Torn between disbelief and joy, Miranda was not sure what to think. Hearing her daughter’s name did not mean Elendra was alive, but his thing had at least heard the name and that gave Miranda hope. The riders arrived on all sides of her, and Miranda knew any defense she made would be futile and destructive. She would surrender herself and maybe join Elendra.

The blue being that spoke to her seemed to sense her decision before she indicated it, and he put away his knife. Glancing at the dozen riders with long spears, Miranda followed his example and lowered her weapon.

The blue being tried to speak to her in a strange tongue. He soon understood that she had no comprehension of his language and simply gestured to her horses and saddles. Miranda guessed that he wanted her to saddle her horse and ride with them, but she shook her head. If she just left, Dreibrand might never find her.

Impatiently the blue being gestured toward the horses again. With her own language and simple but strong gestures, she emphasized the fact that there were two horses. Eventually he saw her point that she had a companion. He had known as much and still indicated that she should come with them.

“I will,” Miranda said with frustration. She wanted to see Elendra, but she did not want to lose Dreibrand either. Again she gestured that she needed to wait for him.

The blue being considered her with dark eyes and finally shrugged. He spoke to the others, apparently giving orders, and the riders withdrew back to the cover of the trees. The original three intruders sat down in her camp. Smiling, the one who spoke invited her to sit by her own fire and wait with them.

Keeping her distance, Miranda edged back into the sheltered camp for the sake of Esseldan, but she did not sit. The baby sniffled and coughed, and she could see the blue beings eyeing her son, which made her more nervous.

These strange beings were not like the beasts she had encountered in the Wilderness. They were like people, except that they were not human. Miranda did not need to entertain the thought that maybe they were humans who just looked radically different, because as a human she could innately see that these beings were not humans.

Looking upon their vital blue skin and peeking at their dreamy eyes, Miranda saw the world all over again. Anything she knew before this moment became insignificant. In all the days of her small suffering life, she had never imagined seeing such wonders.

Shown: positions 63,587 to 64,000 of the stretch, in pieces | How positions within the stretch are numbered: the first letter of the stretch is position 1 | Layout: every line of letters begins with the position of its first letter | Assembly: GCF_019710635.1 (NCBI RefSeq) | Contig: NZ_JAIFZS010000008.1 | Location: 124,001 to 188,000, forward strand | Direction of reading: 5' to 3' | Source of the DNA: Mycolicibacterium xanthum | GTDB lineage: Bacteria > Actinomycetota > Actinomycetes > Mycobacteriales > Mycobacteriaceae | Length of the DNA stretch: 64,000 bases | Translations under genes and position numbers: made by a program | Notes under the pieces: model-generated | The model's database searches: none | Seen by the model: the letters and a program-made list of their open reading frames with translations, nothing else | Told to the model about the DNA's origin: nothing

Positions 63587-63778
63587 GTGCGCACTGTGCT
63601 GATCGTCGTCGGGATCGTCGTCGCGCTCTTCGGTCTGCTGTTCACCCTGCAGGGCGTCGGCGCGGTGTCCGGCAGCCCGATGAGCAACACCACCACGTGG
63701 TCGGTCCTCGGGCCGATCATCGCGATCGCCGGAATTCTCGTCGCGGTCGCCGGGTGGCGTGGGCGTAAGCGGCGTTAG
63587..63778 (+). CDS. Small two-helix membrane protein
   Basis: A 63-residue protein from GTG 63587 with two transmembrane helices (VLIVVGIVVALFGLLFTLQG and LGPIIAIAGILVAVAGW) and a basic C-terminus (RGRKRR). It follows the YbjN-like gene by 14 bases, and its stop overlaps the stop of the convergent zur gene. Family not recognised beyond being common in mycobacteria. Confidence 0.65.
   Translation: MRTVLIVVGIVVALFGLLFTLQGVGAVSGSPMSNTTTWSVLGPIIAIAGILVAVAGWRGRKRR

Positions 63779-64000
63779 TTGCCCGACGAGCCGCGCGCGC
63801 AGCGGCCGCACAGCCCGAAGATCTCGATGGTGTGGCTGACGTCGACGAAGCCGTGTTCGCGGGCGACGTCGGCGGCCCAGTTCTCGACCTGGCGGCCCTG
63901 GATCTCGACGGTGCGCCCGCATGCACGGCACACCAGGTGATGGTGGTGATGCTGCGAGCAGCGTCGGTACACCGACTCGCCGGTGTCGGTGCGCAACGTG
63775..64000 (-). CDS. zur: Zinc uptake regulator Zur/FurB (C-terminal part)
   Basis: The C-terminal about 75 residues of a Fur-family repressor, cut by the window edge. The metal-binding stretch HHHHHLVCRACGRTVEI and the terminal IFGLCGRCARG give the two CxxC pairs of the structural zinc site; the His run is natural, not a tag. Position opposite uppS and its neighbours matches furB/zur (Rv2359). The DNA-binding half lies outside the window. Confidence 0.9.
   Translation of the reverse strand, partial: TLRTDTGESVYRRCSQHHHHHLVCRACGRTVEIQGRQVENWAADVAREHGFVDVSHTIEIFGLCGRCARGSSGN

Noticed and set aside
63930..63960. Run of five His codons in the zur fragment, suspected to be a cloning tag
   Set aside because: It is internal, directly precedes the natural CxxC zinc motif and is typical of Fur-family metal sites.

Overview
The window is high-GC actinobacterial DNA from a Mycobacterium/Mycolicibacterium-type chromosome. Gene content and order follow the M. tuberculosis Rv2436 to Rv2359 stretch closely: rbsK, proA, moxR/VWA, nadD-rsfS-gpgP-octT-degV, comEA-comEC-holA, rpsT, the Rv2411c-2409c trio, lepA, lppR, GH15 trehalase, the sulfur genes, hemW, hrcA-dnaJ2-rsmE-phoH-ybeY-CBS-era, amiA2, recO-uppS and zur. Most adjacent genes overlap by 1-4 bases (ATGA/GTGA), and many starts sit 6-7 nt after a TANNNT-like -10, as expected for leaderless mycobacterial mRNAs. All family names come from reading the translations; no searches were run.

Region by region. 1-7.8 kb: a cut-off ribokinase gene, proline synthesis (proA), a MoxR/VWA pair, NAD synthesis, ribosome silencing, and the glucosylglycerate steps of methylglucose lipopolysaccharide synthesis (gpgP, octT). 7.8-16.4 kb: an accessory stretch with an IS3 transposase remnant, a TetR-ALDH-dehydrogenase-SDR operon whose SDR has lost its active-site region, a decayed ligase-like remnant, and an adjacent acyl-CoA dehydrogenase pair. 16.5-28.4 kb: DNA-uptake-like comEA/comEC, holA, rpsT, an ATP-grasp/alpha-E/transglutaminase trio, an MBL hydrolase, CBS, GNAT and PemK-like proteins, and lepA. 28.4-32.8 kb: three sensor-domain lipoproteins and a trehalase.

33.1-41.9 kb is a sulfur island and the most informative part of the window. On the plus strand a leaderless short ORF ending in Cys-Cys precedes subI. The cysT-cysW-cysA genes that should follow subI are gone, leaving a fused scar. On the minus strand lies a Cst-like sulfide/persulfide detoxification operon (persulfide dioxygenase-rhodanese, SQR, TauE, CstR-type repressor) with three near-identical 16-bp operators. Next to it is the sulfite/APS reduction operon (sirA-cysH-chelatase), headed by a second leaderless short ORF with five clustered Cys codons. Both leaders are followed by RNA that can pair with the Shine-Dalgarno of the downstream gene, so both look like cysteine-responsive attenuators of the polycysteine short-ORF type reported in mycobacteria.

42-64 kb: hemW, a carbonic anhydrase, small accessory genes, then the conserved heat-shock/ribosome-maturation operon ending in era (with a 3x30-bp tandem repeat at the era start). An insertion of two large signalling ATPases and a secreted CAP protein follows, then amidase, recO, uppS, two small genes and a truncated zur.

But she was afraid.

Did they take my daughter?

A whistle sounded from the concealed riders, and the three beings rose together in one fluid movement. The leader grasped Miranda’s arm and moved her into the open.

Eager to report his discovery, Dreibrand emerged from the woods without caution and took in the scene of the occupied camp too late. He saw Miranda in the custody of a strange figure and white horses galloping toward him. Dreibrand put an arrow to his bow, but shock slowed his movements. He saw that they were not human, and he was amazed. But Dreibrand was a warrior and he would not waver before his foe.

He pulled back on his bow.

“Dreibrand!” Miranda screamed. “Dreibrand don’t fight them. Don’t! They have Elendra. I have given myself up.”

The riders swarmed around Dreibrand, and she pleaded, “Don’t fight.”

Her words traveled clearly in the high mountain air, but Dreibrand did not want to surrender. He knew he could slay maybe two or three of the riders before succumbing to their numbers.

Then Miranda would be alone, he thought.

Dreibrand looked at Miranda and she appeared unharmed. The riders circled him and leveled their spears at him, and he knew he had no chance against so many, and even if he did, all he could do was run away, and that would not help Miranda. Reluctantly he put away his arrow, and the shining spears lifted skyward and the riders stopped.

The strange beings completely intrigued him, and he studied them a moment. They were tall and slender with blue skin and hair ranging from black to white. Never before had he heard of such beings, not even in the wildest tale he had been told, and he marveled at their existence.

Eyes as deep and dark as the night sky looked back at Dreibrand from fine blue faces. The riders who had so recently threatened him now sat in patient silence, and Dreibrand found their character impossible to judge. Cautiously he walked toward Miranda, and the riders flanked him as he went but took no other action.

“Are you all right?” he asked Miranda.

“Yes, Dreibrand, we are fine. I do not think they wish to hurt us, but we have to go with them. I think they have Elendra,” she explained.

Shifting his attention to the blue leader, Dreibrand cast a displeased look at the hand on Miranda’s arm. Diplomatically the blue leader removed his hand, knowing how possessive human males could be.